Independence movements gain traction from global crises

In Catalonia, Scotland and Kurdistan external factors have prompted a change of thinking among secessionist leaders.

Women with "esteladas," or Catalonia independence flag, walk along the old quarter in Girona, Spain, Monday, Oct. 2, 2017. Catalonia's government will hold a closed-door Cabinet meeting Monday to discuss the next steps in its plan to declare independence from Spain following a disputed referendum marred by violence. Regional officials say the vote, which Spain insists was illegal and invalid, shows that a majority favor secession. (AP Photo/Francisco Seco)
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From Barcelona to Erbil and Edinburgh, secessionist movements appear to be gaining ground in their bids for independence from central governments.

Members of the Scottish National Party were present in Barcelona on Sunday as electoral observers, underscoring the ideals and ambitions for self-determination that Catalans and Scots share. Scotland voted against independence in 2014 but Brexit has thrown up the prospect of another referendum to break away.

The Catalan independence referendum also comes less than a week after Iraqi Kurds voted by a majority of 93 per cent in a referendum of their own in favour of independence.

In all three instances, external factors have prompted a change of thinking among secessionist leaders. For Catalonia and Scotland, the same global event created the conditions to move towards full independence.


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"In both cases, strong regionalist movements that initially aspired to self-government within the national state turned to the goal of independence in the aftermath of the global financial crisis," according to a paper presented by Jonathan Hopkin of the London School of Economics.

In a similar way, the momentous geopolitical shifts since the start of the Arab uprisings in 2011 have created conditions for what Renad Mansour, writing in The Journal of International Security Affairs, called "the Kurdish moment". Kurds in Iraq have also been emboldened most recently by the fight against the ISIL.

“They're using their efforts against Daesh as an alibi that they deserve their own state, and citing that Iraq can't protect them in the future,” said Mohamed Hineidi, an independent Levant consultant based in Abu Dhabi.

Catalans vote in referendum

Catalans vote in referendum

However, like many secessionist movements, Iraqi Kurds face opposition from the Iraqi state — as well as neighbouring countries.

“The opposition from Iran, Turkey, and Baghdad makes it very difficult for the KRG [Kurdistan Regional Government] to become independent,” said Mr Hineidi. “Its geography doesn't help at all, being landlocked — it has to rely on either Turkey, Iran and Iraq for its oil exports, and even trade and imports in the future.”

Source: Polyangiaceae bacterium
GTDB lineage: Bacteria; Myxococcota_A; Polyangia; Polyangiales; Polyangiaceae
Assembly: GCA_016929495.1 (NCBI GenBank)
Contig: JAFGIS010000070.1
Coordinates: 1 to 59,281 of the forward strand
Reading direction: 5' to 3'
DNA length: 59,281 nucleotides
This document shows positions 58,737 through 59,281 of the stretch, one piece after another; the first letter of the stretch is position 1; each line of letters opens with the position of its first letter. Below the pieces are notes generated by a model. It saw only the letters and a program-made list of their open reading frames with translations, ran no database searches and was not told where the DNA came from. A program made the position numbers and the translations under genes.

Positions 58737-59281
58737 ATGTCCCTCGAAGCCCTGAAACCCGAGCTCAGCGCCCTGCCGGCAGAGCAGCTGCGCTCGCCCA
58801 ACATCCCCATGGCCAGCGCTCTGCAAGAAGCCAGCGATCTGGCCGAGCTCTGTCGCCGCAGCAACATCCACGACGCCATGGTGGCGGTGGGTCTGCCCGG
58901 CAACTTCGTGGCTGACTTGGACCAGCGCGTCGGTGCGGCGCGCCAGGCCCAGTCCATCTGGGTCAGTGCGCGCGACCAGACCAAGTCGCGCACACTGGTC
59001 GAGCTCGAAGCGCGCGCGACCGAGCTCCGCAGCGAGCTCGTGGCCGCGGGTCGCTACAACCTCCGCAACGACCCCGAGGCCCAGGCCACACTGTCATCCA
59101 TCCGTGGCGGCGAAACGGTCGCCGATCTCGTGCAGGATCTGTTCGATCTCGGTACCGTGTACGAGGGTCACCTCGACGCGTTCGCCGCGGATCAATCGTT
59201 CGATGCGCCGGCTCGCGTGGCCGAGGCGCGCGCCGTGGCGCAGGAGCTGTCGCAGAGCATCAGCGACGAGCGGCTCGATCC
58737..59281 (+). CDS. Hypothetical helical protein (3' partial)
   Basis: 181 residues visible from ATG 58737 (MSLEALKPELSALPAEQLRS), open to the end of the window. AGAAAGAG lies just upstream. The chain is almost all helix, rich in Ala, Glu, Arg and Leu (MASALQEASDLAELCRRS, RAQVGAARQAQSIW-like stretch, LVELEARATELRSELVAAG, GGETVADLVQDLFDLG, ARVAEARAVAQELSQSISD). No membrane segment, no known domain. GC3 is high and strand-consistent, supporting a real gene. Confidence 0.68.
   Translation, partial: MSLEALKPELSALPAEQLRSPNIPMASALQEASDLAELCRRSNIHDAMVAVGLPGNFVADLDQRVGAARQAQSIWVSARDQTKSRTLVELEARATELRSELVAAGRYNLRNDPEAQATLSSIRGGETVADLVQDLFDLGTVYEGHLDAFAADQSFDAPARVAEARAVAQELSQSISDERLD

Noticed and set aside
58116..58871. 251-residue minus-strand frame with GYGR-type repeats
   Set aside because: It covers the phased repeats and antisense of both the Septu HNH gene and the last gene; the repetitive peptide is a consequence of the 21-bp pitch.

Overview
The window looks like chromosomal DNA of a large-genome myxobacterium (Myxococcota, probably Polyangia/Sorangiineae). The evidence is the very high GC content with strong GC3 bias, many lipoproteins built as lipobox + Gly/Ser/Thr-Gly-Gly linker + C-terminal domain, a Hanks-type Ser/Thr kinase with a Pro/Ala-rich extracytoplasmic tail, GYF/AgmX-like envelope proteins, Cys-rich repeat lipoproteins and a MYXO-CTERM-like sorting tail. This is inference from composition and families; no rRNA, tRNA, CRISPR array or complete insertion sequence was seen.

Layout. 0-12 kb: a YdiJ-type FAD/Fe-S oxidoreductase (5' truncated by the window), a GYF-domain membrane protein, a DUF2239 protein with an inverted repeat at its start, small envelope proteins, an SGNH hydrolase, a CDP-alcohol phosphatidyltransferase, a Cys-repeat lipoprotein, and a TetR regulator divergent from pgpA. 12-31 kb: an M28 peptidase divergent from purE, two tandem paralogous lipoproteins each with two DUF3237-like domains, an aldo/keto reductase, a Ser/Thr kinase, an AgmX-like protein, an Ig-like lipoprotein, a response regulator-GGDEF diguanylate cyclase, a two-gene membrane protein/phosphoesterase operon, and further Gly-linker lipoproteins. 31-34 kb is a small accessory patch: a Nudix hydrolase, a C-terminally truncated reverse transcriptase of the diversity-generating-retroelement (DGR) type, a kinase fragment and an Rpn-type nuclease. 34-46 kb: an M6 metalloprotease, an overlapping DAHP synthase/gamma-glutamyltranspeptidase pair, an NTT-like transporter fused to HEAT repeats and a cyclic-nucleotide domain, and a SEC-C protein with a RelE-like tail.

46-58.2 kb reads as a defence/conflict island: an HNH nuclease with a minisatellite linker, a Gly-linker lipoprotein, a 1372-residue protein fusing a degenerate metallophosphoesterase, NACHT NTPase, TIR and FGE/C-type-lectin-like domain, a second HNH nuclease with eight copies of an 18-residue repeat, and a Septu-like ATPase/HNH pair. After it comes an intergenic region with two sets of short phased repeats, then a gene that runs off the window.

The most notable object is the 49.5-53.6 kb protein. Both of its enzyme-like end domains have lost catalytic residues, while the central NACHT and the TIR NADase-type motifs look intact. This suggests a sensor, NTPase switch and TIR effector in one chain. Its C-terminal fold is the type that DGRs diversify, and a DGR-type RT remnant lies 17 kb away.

As Iran and Turkey have Kurdish populations of their own, both countries are fearful that independence for Iraqi Kurds could threaten the social and political fabrics of their states in a domino effect.

Analyst generally highlight the importance of economic prosperity to secessionist movements. Among pro-independence activists in Catalonia, the question of economics is central to their eagerness to secede.

The Catalan economy accounts for about 20 per cent of Spain's GDP, but unlike the Basque and Navarre regions, Catalonia pays its taxes to the central government and then receives disbursements in return to spend locally.

Catalonia and Scotland’s quest for independence raises tricky questions about European integration. Spain opposes secession because it is illegal under the Spanish constitution that all Spanish regions — Catalonia included — agreed upon in 1978. If the Catalans were to unilaterally declare independence, Catalonia would have to apply for membership to the European Union, which the Madrid government would certainly oppose.

Scottish nationalists, meanwhile, are eager to build on the discontent born of the financial crisis, and more recently Brexit, to leave the United Kingdom and maintain its EU membership.

Given the complexities of European integration, Scottish first minister Nicola Sturgeon has already been told — by Spain no less — that it would have to “queue” for EU membership.

“Spain supports the integrity of the United Kingdom and does not encourage secessions or divisions in any of the member states. We prefer things to stay as they are,” Spain’s Foreign minister Alfonso Dastis said in March.

Both Catalonia and Scotland can look across the Atlantic for a cautionary tale about the potential risks of pushing for secession. In October 1995, Quebec voted against secession from Canada — but only just: 50.6 per cent to stay with Canada while 49.4 per cent voted to secede.

Quebec remained, indeed remains, part of Canada but at great cost. With investors and corporates jittery, 400,000 jobs were shifted to Toronto, which became the country’s new financial capital at the expense of Quebec’s capital Montreal.